Frugal Friday: Our Not-Soda Soda (water kefir)

Written by Mr. Frugasaurus

A lot of people, myself included, find it difficult to stop drinking soda. I started replacing my soda habits with carbonated water, which worked for a while. But the cost of buying carbonated water was something I wanted to remove from the budget because essentially, it’s not something I need. I’m not saying that anyone should stop drinking soda cold turkey. If you enjoy soda, and you are able to drink it on occasion, that is not a problem. For me, the problem was that I wanted the carbonated stuff all the time.

When I lived in student accommodation a few years back, I solved the problem by buying a used soda stream off gumtree (a site used a lot in Britain for buying and selling used items). A lot of people in the FI community seems to take this route and there’s nothing wrong with that. Unfortunately, my soda stream had been broken when I came back from the holiday season the Christmas the same year I bought it and I considered the endeavour to be in the past. Been there, done that.

And there might be other reasons why you don’t want a soda stream in your house, for us, it’s simply another thing that can break, and the recurring cost of replacing the carbon cylinder. And since I’m the only person in our two-people household who actually likes carbonated water, I can’t justify the cost of getting a soda stream unless we find it for free.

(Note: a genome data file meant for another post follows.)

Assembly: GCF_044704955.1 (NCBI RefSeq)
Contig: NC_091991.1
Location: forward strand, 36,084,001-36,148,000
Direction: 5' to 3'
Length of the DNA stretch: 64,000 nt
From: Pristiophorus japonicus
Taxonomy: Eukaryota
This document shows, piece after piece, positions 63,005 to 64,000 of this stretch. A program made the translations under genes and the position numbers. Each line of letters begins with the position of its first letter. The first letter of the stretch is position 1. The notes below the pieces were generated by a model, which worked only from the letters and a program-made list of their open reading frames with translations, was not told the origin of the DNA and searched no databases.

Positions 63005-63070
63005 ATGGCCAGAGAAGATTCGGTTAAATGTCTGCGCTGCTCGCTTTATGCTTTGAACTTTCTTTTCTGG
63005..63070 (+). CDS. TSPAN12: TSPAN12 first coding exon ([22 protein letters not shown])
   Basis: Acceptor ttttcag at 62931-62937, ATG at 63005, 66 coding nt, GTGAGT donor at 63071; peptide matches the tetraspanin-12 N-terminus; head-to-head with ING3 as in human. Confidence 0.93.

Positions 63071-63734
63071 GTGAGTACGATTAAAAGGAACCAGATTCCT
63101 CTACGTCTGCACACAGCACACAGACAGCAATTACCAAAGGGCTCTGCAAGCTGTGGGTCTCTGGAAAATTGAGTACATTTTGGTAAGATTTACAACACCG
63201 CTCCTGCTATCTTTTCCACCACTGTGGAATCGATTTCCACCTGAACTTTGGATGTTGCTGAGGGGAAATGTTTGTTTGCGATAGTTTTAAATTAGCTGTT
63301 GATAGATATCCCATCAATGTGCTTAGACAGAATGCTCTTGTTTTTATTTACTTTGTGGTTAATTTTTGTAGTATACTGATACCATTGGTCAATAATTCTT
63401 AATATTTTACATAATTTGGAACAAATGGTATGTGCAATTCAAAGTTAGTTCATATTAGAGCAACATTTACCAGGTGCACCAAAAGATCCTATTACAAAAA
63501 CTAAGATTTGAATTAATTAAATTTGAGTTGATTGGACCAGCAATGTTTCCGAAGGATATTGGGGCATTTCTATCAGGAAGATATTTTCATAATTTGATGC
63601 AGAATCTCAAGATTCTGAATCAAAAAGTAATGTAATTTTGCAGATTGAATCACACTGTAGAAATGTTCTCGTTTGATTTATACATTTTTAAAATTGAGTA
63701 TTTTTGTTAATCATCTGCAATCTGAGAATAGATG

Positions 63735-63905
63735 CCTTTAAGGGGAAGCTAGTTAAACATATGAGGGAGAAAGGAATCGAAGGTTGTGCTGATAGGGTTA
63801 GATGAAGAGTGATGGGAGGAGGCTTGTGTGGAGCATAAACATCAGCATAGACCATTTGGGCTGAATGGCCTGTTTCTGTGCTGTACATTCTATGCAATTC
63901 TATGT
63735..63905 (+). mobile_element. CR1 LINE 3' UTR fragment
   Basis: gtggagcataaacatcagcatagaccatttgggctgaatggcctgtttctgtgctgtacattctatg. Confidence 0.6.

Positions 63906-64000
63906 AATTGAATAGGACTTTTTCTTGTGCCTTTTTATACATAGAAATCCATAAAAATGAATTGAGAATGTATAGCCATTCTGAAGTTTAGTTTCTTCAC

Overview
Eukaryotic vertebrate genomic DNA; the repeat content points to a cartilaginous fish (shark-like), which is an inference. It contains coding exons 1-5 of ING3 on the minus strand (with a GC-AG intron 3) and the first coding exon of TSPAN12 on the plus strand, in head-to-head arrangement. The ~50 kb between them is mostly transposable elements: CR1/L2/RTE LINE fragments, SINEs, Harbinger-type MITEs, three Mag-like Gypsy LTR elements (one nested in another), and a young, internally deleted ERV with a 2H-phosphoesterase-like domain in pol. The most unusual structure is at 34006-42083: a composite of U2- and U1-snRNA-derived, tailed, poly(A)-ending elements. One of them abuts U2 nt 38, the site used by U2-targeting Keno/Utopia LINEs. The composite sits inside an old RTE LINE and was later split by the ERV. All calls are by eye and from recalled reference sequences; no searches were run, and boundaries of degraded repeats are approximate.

So, until a couple of months ago, I didn’t really think there was anything close to a replacement. But then Kristine went and proved me wrong. Kristine, full of ideas, as usual, had gotten a few water kefir grains from a friend and wanted to experiment. I was, as I often am, positively sceptical. Which is to say that I didn’t have much hope for the taste of the finished product, but encouraged her to try this new thing. And it turns out that it makes a decent substitute for soda. And the best part is that it doesn’t cost us more than between 1-2 NOK (about $0.13-0.26) per litre (a little more than 4 cups) of this stuff!

kefir sugar
Water kefir making in progress!

So, how do we make these? Well, first you have to get a hold of kefir grains. I would highly recommend simply looking around the internet if anyone in your area are giving away kefir culture that they’ve grown. Fermenting groups on Facebook are generally a good place to look. Alternatively, you can get them on Amazon UK here.

A super great thing about these little grains is that so long as you take care of them, you won’t need to buy new ones. They actually multiply, and that means that you, in turn, can divide the grains when you’ve gotten a sustainable number, and make more water kefir at the same time. And the more jars you place them in, the less you risk losing everything at once. Because if one batch goes bad, you don’t lose the whole sample. Then, when you have more than you need, you can continue the gift of giving and donate some to a curious friend or like-minded local foodie.

What you need:

  • Kefir seeds (we started with 5 soaked in water kefir liquid)
  • Mason jar/click top jar or similar container (important: can not be made of metal)
  • Sugar
  • Lemon/Lime
  • Water
  • Dried fruits without sulfites